STRUGGLING with stomach pain, Rebecca Gossage’s father knew something wasn’t right.
Keith Bromyard had first become aware of his symptoms in October 2021.
Less than two months later her was diagnosed with pancreatic cancer, which claimed his life at just 65-years-old.
Now his daughter Rebecca, is calling on the government to make sure all patients are offered GP appointments in the space of two weeks.
As well as battling stomach pain, Rebecca, who lives in Bromsgrove, Worcestershire, said her dad had also started to rapidly lose weight.
However, he had to wait months for tests, which would later find he was suffering with pancreatic cancer.
He was diagnosed on December 30 2021, but was told it had been found too late for him to be eligible for the only curative treatment for pancreatic cancer, surgery.
Rebecca, 38, said her dad was given some hope, as he was told he was the ideal candidate for chemotherapy.
But waiting for the treatment, he was met with several cancelled appointments.
Still suffering, Keith’s wife was one day forced to call an ambulance on February 9 this year due to the pain her husband was in.
Rebecca said: âHe was outside the hospital in the ambulance for 7 hours on the stretcher due to a backlog at A&E.
“Even though it was oncology he needed to go to, he still needed to be triaged through A&E.
“This is absolutely unacceptable: one, it was massively uncomfortable for him because he had started to develop pressure sores on his back; and two, a whole team of paramedics and an ambulance were outside of the hospital for 7 hours when they were likely needed elsewhere.â
Sadly, Keith died just three days after being admitted to hospital, having never seen his oncologist.
Now, Rebecca is working with Pancreatic Cancer UK on their ‘No Time to Wait’ campaign.
The charity is calling on governments across the UK to publish funded cancer plans to deliver faster diagnosis and treatment for people with pancreatic cancer who have no time to wait.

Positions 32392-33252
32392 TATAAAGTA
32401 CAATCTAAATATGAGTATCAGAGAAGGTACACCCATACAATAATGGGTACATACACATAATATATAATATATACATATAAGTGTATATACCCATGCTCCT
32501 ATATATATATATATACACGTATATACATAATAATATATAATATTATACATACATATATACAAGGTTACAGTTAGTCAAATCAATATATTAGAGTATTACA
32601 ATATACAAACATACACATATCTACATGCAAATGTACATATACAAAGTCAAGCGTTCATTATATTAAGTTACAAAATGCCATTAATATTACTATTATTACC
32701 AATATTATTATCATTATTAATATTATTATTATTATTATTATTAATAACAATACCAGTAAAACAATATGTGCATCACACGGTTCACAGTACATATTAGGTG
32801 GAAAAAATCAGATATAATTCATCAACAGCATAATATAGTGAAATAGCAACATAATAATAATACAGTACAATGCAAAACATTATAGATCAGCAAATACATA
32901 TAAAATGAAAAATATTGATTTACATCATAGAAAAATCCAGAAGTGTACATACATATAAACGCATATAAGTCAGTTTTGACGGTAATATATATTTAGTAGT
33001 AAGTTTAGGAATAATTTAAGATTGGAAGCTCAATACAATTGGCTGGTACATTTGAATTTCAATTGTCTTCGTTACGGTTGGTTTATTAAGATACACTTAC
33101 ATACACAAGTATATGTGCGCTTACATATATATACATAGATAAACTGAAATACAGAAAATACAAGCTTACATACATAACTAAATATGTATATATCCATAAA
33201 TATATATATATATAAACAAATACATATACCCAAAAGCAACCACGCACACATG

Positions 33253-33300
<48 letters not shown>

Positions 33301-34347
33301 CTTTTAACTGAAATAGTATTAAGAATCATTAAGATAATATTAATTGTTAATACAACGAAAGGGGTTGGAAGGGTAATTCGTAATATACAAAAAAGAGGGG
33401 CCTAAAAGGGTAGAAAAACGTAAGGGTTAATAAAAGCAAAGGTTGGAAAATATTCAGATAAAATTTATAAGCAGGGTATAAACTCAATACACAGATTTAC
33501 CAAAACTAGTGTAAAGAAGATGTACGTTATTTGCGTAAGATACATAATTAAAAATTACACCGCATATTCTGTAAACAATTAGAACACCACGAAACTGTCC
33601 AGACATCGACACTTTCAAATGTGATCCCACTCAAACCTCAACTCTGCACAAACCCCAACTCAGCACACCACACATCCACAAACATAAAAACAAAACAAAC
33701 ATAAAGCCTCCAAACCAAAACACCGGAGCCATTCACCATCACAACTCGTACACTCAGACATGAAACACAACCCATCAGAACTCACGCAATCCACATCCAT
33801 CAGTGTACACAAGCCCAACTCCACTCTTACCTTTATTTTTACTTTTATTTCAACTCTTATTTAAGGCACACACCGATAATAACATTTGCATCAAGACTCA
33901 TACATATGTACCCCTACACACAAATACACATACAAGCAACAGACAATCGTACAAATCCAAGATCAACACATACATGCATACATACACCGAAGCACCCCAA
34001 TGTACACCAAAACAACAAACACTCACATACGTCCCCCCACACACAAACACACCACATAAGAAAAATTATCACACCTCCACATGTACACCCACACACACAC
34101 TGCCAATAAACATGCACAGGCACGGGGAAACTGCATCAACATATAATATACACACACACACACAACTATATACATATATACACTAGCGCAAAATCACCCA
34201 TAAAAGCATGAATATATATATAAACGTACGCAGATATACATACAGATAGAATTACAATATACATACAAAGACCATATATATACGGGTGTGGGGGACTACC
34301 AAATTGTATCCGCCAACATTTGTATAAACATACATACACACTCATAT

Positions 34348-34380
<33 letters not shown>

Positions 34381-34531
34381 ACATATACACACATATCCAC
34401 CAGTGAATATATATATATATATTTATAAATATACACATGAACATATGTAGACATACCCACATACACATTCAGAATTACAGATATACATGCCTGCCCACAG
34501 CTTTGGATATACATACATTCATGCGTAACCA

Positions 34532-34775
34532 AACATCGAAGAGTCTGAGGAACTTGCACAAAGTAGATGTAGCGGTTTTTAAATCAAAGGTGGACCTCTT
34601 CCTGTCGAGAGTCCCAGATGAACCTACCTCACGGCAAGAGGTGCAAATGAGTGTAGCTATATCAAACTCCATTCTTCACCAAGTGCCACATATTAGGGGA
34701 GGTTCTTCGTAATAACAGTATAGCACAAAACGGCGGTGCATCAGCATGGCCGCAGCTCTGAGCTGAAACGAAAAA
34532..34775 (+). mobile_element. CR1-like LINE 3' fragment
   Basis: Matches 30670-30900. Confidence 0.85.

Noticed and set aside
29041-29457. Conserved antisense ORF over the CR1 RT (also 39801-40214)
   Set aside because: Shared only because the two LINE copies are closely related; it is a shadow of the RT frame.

Rebecca added: “The government have been saying that everybody will get a GP appointment within two weeks.
“Two weeks when you’ve got pancreatic cancer is such a huge amount of time.
“Itâs too long. It’s so fast. It must be higher on the governmentâs agenda because the signs that dad had presented with, had they been picked up earlier with a scan, it might have been a bit more manageable for everybody.
“It might not have been so much of a shock, or he may have received chemo.â
Data from Pancreatic Cancer UK shows that almost 60 per cent of people with the disease are being diagnosed in A&E or other emergency care – the highest proportion of any common cancer.
For most people, this means it’s too late for life saving treatments and more than half of people die within three months of their diagnosis, making pancreatic cancer the quickest killing cancer, medics at the charity say.
Diana Jupp, CEO of Pancreatic Cancer UK said the the pandemic, staff shortages and underfunding have all pushed the NHS to breaking point.
“Pancreatic cancer is the quickest killing cancer, and any delays to diagnosis and treatment could cost people their chance of survival. There is no time to wait.
âGovernments across the UK must bring forward and implement funded cancer plans to deliver faster diagnosis and treatment that will save lives, not just this winter but well into the future.
“We cannot afford to continue lurching from one worsening crisis to another. People with pancreatic cancer, their loved ones, and hardworking NHS staff all deserve better.â
An NHS spokesperson, said: “More people than ever before are being referred by their GP with suspected cancer, and over 90 per cent of those diagnosed with cancer start their treatment within a month.
“The NHS is investing billions to expand diagnostic treatment capacity, for whichÂ cancerÂ will be prioritised, and has written to Trusts with the longest backlogs asking them to urgently set out plans to reduce cancer waits – helping them redesign their care to meet the increased demand.”
In a statement, the Department for Health and Social Care said: ” Every death from cancer is a tragedy. We are working at pace to improve outcomes for cancer patients across England, including by opening over 80 community diagnostics centres which have delivered over two million addition scans, tests and checks.
âDuring August, 92 per cent of people started cancer treatment within a month of receiving a decision to treat.
âWe are also improving access to general practice, so that patients who need an appointment can get one within two weeks and those with urgent needs are seen within the same day.â
/ 3 days ago
The sugar molecule Myo-inositol found in breast milk could be essential for the baby’s...